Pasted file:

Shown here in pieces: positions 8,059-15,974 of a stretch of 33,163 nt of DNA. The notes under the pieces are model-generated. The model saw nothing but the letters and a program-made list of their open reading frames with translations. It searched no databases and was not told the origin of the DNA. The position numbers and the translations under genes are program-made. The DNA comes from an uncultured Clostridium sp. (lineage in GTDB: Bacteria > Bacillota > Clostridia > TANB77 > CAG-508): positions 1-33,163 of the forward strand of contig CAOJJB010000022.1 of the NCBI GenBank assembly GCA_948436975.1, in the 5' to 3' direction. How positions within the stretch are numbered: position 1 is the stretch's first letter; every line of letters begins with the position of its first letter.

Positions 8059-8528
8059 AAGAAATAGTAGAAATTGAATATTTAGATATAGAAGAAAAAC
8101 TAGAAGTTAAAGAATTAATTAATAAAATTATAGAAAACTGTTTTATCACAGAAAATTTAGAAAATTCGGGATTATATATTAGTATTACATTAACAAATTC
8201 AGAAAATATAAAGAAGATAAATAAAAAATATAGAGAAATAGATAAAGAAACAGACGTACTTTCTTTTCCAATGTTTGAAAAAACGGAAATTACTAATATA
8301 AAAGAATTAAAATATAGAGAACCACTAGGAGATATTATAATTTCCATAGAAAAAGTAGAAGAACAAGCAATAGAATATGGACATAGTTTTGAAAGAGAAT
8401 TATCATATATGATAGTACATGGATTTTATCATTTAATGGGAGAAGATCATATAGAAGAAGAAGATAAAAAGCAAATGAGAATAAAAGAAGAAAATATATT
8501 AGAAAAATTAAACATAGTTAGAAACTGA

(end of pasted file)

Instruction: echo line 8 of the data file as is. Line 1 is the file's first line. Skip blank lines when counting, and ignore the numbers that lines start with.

8501 AGAAAAATTAAACATAGTTAGAAACTGA